U.S. Concrete, Inc. (NASDAQ:USCR) Q2 2017 Earnings Conference Call - Final Transcript
Aug 08, 2017 • 10:00 am ET
[Operator Instructions] And our first question comes from the line of Trey Grooms from Stephens Inc. Your line is now open.
Hey, good morning gentlemen.
Good morning Trey.
Thanks and congrats great quarter.
Thanks. Thank you.
Bill, you mentioned good visibility for 12 to 18 months. When you look at your backlog there, do you see any type of change in the project type or anything noteworthy on that front?
Sure. As I've discussed Trey, on previous calls, we anticipated a shift, to some degree, into additional infrastructure projects as the FAST Act comes to fruition and all these state initiatives, with the defining funding mechanisms through gas taxes, or whatever means. We have additional revenues flowing into that sector in all of our major regions, and we are seeing that shift to some extent.
In our backlog, for instance, we are shifting. I believe it's the 21% in infrastructure now, in our forward backlog on a volume basis, that's up from 17% to second quarter 2017. So we are seeing that shift and some shift into the residential sector too as the single-family homes continue to expand and multifamily homes stay at a high level.
So there is some shifting there. So on the mix, we have somewhat of a decline on the commercial industrial side and more towards residential infrastructure. But as I've said repeatedly on these calls, concrete is fungible. I don't need highways for concrete. I can build buildings. I can build airports. We can build roads.
We can build schools. And wherever we get the highest margin opportunities, at any part of the cycle, we will direct our capacity utilization towards that. Now there's more opportunities in infrastructure and residential, so it's kind of moving in the exact direction that we've anticipated over the last two years.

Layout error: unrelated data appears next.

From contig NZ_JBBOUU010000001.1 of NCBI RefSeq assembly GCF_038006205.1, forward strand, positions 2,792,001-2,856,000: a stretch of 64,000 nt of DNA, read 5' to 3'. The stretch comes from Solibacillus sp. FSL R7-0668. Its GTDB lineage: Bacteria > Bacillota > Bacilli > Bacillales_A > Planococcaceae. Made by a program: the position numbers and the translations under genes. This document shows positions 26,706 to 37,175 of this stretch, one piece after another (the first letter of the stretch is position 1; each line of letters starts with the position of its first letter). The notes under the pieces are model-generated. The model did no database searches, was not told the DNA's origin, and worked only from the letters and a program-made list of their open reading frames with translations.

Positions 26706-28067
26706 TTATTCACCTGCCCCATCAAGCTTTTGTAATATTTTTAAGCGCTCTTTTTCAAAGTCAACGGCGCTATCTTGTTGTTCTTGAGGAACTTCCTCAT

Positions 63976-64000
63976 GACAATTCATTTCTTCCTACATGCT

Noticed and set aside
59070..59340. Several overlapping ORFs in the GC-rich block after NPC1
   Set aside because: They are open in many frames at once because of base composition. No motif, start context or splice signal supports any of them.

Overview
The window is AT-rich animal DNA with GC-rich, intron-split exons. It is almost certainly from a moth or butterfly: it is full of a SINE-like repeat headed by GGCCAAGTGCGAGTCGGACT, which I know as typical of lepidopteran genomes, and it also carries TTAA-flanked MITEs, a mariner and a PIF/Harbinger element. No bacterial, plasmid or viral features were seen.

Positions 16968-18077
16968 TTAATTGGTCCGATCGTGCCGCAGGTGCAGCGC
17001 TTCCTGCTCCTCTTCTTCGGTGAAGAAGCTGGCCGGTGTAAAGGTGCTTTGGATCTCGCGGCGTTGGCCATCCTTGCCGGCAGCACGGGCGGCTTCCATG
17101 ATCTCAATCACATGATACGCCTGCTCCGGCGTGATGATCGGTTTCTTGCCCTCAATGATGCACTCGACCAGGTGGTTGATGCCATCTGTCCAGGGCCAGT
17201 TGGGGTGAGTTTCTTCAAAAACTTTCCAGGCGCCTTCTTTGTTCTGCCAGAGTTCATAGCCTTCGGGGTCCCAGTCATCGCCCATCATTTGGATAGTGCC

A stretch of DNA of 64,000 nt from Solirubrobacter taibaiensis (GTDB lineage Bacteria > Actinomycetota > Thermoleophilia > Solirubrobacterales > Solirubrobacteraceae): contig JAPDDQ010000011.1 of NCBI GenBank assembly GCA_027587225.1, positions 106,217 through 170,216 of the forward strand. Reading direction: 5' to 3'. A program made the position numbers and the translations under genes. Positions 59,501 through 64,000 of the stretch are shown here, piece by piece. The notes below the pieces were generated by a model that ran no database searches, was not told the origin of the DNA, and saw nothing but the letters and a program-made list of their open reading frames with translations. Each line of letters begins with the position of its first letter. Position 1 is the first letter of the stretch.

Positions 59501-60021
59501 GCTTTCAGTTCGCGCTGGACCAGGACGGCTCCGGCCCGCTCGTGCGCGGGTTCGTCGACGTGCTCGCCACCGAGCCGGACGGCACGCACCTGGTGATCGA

It sounds like from your comments that you're expecting continued price improvement, of course, volume, and then also, margins over time. So it would suggest, I guess, that little shift that you've seen, or that shift that you've seen in backlog into different end markets is not going to really impact you from a margin standpoint, as you continue to think that's going to improve?
Yeah. Infrastructure projects are very high-margin business, as we've been able to consolidate our major markets and we're rationalizing our existing plant network, we're getting efficiencies on delivery. So it's not just a material margin, it's on overall marginal contribution that we can continue to expand total EBITDA margin, based on our purchasing power and aggregates of cement, and our regional plant networks and when we look at New York, for instance, we haven't even lapped a couple of those acquisitions yet.
And when you think that the normal time to fully integrate these and synergize them are 18 to 24 months. We haven't even lapped two of those acquisitions yet. So I continue to focus on increased margin expansion as we go forward. And this somewhat minor shift that I just